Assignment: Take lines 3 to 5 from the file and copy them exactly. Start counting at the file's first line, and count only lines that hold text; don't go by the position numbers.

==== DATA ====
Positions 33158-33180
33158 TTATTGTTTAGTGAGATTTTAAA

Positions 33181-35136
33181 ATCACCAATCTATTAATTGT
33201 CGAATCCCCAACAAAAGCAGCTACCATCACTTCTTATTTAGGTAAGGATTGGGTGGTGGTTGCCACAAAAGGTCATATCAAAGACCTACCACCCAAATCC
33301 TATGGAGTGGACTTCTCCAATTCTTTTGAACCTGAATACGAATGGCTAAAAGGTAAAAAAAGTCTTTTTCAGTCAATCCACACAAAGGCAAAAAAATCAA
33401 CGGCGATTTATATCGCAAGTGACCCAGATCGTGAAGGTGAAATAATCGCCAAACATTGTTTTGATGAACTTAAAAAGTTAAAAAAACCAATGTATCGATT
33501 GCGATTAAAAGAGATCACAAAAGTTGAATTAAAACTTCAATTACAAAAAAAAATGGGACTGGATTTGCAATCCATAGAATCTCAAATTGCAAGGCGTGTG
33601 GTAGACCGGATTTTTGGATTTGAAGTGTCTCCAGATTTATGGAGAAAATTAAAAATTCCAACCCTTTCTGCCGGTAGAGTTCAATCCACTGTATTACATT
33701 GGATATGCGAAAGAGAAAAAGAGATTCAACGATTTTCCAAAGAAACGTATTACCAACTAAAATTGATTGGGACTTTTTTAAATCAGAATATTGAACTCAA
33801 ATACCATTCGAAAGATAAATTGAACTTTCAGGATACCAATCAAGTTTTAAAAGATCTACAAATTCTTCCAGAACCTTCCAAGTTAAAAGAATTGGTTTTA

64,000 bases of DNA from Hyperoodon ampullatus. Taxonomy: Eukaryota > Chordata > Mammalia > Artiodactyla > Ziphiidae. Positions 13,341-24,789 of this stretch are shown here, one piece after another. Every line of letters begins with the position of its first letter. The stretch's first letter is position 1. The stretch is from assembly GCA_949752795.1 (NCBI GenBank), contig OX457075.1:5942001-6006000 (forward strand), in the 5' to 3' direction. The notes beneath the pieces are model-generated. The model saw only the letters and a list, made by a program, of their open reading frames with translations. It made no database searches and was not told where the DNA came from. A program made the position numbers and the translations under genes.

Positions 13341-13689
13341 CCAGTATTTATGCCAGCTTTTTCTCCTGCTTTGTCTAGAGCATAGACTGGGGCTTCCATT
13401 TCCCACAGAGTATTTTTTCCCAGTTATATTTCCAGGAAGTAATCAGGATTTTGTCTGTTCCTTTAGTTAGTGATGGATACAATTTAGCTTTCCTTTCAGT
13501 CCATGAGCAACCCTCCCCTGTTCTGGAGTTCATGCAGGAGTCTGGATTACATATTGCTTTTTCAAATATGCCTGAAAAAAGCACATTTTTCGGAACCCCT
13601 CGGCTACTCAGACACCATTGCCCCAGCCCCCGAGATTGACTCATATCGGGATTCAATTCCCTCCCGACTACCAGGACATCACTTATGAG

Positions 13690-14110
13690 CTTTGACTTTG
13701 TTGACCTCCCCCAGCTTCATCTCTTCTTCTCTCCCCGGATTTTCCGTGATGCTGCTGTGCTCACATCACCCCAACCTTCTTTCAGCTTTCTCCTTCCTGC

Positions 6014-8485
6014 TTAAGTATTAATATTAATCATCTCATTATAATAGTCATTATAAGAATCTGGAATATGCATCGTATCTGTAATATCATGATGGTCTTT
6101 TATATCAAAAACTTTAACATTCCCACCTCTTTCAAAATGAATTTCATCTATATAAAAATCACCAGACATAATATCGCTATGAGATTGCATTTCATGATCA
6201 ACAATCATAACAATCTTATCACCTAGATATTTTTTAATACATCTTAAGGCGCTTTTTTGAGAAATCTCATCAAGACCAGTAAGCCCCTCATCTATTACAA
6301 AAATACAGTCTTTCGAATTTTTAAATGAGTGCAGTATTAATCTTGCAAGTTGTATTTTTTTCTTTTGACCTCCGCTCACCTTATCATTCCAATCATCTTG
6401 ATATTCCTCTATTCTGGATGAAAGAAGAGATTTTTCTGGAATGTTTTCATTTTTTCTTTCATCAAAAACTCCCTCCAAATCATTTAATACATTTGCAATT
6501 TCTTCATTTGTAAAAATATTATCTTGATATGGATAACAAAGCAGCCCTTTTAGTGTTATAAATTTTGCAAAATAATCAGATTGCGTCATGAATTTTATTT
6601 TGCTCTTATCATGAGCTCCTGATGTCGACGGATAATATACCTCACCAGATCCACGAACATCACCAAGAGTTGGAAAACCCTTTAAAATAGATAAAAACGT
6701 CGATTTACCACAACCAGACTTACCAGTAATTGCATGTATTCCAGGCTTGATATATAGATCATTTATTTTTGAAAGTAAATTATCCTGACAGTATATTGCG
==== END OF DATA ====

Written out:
Positions 33181-35136
33181 ATCACCAATCTATTAATTGT
33201 CGAATCCCCAACAAAAGCAGCTACCATCACTTCTTATTTAGGTAAGGATTGGGTGGTGGTTGCCACAAAAGGTCATATCAAAGACCTACCACCCAAATCC